[00:28:26] Now I only have 1 million. It's not even worth it anymore. You know, even though like a million dollars, if you just invest it wisely, you can live for the rest of your life on that. Like, it's insane. So this is very important. If we could prefer to have wealth, we want it right. A hundred percent. Like I have no qualms whatsoever about making money.

[00:28:44] I want to make as much money as possible. In fact, if you gave me a billion dollars, I would build so much shit out and do so many things like. It would just be amazing. And most of what I was spending money on would not be me. Right. Like, or, or having stuff, you know? So I have no shame around making money at all.

[00:29:01] I literally don't have any shame, especially considering if you, if you know what a free market is and if you're making money through the, through free market capitalism, the only way you become wealthy is because you're giving people what they want. So, this is a very important point. That is a little bit in the common vernacular SJW, like they're, you know, like, like blame the rich that's a common theme.

[00:29:21] Right. A lot of people like to demonize Jeff Bezos. No, he's not a perfect creature. And he's done some things that I don't agree with and some whatever, but the only reason that he was able to Amazon from zero to a multi-billion, I mean, I guess they, they were truly in our company or maybe they still are, is because he gave customers what they want.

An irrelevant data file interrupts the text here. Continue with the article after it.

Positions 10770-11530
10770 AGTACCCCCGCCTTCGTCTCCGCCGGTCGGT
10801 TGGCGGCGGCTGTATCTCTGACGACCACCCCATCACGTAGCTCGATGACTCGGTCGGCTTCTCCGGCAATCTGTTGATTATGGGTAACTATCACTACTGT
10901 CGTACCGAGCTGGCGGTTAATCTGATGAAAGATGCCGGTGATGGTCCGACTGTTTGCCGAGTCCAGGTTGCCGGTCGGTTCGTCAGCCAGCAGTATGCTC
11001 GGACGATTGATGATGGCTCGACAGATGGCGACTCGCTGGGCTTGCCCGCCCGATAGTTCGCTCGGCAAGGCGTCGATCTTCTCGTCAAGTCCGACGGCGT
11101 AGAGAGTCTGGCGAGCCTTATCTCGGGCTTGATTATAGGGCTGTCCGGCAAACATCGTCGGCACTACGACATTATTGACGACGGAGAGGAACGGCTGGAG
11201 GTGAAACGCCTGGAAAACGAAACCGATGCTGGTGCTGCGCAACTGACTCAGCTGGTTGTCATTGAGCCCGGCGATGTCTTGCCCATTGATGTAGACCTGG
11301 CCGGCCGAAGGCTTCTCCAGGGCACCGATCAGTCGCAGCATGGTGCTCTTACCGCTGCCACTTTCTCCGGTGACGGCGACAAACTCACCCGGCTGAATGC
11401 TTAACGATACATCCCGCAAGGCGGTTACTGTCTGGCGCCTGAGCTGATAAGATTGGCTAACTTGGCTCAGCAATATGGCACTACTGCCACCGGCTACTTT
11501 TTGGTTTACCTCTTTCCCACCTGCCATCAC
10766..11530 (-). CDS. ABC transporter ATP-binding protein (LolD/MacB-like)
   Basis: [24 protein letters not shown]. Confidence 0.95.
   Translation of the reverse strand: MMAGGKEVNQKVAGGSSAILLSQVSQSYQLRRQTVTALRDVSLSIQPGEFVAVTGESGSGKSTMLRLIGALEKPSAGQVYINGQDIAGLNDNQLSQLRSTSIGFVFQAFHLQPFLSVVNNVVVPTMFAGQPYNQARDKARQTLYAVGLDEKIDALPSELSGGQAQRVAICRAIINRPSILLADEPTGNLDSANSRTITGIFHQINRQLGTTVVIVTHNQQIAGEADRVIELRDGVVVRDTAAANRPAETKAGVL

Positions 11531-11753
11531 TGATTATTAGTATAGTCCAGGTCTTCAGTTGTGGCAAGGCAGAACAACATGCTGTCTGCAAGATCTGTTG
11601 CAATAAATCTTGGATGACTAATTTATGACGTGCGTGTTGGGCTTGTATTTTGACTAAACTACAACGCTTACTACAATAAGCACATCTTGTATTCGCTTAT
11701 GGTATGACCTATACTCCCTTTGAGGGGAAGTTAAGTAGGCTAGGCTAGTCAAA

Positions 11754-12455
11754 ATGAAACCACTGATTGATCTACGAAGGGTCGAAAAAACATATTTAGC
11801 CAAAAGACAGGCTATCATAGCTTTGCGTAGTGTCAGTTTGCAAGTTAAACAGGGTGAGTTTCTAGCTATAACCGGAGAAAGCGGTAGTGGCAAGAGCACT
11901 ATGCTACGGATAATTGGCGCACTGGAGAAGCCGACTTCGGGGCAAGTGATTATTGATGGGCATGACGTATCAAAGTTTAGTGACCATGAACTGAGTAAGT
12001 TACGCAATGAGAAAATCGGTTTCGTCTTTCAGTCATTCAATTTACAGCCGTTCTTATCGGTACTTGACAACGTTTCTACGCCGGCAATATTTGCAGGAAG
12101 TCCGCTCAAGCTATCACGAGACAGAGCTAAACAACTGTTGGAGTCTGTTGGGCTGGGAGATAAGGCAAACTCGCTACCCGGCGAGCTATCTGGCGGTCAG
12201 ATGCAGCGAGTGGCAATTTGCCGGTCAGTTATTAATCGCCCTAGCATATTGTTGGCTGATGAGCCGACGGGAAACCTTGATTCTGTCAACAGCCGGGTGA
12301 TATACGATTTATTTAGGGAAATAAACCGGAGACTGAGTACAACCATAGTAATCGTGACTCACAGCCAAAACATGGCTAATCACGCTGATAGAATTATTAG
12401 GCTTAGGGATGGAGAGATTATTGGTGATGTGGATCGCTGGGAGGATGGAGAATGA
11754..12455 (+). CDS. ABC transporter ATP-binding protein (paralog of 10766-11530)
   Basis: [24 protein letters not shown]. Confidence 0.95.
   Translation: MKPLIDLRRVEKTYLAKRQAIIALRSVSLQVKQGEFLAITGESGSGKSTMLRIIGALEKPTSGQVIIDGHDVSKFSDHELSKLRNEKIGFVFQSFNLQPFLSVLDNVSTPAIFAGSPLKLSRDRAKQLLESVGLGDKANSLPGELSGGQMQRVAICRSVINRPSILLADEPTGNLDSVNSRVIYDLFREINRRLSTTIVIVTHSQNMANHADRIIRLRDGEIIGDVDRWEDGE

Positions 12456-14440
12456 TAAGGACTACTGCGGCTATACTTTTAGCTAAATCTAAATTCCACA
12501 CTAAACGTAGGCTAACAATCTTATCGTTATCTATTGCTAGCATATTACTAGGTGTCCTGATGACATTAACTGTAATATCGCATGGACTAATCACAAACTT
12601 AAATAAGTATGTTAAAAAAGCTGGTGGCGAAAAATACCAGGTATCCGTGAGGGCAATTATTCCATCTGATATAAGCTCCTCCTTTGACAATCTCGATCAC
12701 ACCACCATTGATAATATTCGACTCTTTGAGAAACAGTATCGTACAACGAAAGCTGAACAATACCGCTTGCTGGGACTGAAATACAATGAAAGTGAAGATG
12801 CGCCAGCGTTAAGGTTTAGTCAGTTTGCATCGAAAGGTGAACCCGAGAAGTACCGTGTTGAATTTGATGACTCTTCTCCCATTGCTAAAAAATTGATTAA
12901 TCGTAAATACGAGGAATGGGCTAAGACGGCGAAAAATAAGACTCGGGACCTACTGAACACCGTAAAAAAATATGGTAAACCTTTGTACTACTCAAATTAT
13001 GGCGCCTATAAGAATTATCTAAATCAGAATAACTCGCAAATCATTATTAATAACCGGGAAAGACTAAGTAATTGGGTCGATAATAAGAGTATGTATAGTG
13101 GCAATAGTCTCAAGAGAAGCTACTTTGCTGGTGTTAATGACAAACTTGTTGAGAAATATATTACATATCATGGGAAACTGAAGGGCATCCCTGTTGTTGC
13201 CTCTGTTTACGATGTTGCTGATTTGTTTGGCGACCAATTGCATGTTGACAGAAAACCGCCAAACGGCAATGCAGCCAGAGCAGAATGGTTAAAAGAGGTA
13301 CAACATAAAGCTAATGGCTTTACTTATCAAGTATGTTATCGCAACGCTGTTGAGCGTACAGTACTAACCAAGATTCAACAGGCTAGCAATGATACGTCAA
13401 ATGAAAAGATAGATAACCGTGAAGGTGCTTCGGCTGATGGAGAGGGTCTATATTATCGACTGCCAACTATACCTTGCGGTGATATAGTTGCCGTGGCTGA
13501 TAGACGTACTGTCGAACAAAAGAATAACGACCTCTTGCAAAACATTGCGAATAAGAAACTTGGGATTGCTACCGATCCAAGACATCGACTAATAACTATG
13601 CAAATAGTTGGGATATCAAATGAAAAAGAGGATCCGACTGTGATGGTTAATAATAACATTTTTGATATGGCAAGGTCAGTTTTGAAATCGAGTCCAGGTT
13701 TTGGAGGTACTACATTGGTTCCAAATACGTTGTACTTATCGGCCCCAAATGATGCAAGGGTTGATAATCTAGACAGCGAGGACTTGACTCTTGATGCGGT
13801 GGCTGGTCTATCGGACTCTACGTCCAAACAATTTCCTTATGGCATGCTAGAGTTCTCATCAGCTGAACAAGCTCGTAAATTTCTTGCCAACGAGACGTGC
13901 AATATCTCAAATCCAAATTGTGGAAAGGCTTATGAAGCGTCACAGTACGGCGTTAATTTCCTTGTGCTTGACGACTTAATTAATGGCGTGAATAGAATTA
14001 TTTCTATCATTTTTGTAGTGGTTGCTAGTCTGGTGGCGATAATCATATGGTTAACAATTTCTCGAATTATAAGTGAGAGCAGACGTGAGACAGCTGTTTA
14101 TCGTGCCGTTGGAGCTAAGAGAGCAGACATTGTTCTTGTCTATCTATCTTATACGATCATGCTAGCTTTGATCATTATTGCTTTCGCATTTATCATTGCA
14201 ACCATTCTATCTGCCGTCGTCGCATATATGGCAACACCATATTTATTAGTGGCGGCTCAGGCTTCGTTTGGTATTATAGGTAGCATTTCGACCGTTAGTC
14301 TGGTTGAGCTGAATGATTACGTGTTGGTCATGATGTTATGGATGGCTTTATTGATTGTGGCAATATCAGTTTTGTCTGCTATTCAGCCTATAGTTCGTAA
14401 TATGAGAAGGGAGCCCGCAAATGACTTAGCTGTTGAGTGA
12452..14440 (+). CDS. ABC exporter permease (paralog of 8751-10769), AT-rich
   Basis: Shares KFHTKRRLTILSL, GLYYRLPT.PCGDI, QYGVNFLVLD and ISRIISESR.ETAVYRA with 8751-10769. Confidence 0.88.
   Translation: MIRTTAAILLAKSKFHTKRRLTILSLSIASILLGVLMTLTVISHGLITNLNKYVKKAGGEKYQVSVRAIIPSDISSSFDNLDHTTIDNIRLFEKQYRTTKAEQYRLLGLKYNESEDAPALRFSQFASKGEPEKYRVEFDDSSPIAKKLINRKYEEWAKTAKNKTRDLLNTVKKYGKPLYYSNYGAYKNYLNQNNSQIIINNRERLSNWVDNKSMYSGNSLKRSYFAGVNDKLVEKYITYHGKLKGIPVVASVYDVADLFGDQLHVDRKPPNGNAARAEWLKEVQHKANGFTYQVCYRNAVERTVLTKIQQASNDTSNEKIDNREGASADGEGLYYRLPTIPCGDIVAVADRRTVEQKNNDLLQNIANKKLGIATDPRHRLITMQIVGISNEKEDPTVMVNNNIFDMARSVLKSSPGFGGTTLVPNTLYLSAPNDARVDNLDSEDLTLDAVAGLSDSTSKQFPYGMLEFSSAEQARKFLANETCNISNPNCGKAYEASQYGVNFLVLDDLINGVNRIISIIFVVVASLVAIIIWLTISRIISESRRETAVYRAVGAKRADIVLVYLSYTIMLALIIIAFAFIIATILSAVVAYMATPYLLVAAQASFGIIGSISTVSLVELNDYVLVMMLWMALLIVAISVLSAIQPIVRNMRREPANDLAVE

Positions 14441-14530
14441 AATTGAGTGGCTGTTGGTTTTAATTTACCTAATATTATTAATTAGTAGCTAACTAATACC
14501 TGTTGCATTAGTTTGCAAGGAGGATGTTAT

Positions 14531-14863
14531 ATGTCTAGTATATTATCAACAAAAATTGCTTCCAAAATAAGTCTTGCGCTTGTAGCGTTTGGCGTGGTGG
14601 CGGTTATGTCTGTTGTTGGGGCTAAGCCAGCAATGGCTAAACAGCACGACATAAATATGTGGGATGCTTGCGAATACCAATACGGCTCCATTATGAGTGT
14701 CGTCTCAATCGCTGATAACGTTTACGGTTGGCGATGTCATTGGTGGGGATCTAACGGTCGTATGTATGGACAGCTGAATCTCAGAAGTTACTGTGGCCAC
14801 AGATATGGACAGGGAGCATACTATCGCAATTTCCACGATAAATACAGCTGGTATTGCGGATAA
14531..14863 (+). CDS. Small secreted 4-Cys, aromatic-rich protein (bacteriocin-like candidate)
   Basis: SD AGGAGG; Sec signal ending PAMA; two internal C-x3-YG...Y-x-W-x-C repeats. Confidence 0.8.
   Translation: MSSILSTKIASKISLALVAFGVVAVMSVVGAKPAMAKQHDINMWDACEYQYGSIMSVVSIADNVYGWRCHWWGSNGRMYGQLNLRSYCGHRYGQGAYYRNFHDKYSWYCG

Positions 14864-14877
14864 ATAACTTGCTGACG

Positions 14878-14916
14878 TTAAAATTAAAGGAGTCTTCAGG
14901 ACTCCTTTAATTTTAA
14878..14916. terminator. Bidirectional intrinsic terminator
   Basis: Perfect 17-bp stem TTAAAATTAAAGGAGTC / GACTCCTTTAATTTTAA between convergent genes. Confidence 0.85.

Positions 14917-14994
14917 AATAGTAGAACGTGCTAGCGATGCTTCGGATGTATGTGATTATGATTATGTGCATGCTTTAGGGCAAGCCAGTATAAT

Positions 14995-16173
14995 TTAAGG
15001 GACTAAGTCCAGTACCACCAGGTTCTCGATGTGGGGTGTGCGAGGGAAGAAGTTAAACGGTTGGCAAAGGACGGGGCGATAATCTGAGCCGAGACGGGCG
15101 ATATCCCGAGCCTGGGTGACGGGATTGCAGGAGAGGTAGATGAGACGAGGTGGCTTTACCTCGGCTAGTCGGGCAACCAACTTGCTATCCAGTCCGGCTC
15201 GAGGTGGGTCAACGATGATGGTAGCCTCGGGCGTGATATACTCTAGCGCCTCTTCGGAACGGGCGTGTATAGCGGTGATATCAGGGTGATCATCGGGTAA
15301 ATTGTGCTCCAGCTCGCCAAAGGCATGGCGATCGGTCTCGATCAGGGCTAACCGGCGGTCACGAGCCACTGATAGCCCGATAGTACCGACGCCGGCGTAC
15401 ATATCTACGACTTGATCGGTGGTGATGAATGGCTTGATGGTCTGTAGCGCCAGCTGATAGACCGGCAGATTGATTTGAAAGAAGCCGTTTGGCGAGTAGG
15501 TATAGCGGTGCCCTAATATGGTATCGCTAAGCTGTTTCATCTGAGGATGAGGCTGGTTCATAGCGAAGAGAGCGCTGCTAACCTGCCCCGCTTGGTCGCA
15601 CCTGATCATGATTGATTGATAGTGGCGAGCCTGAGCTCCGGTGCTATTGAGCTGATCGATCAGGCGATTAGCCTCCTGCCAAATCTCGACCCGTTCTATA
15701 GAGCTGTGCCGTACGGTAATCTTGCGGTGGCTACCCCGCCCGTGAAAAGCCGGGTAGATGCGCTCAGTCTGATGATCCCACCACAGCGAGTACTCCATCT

[00:29:39] Right. Customers want things fast. They want huge selection and they want amazing service. If he doesn't give people what they want, if he doesn't give them value so that they give him money, Amazon wouldn't exist and he wouldn't have any money. Right. So explain to me what's evil about that. People want the things he provides the value, you know, obviously it employs a [00:30:00] hundred thousand people too, right?

[00:30:01] So it gives those people job, right. They invest in things, they pay taxes, they do all these things and it's like, you want to blame that person? Cause he has a lot of money. Like it's so bizarre to me. And I, I think a lot of it stems from people not understanding things like communism and socialism. They don't understand history and it's not even worth going into any of that.

[00:30:18] But. The free market, the truly free market. And I'm not talking about like crony politics or capitalism, because that does exist. You know, there's lobbying and there's ways you can make money nefariously and there's ways you can make money by cheating people. And like, there are ways to do that were totally justified to blame people.

[00:30:34] I do that like, sure. Right. But in a general open market, if, if you have people that are going to buy products, I mean, like even food companies, like we talked about are smoking companies. I wouldn't necessarily say that they're necessarily evil. I think some things they, they, they have done to make more money.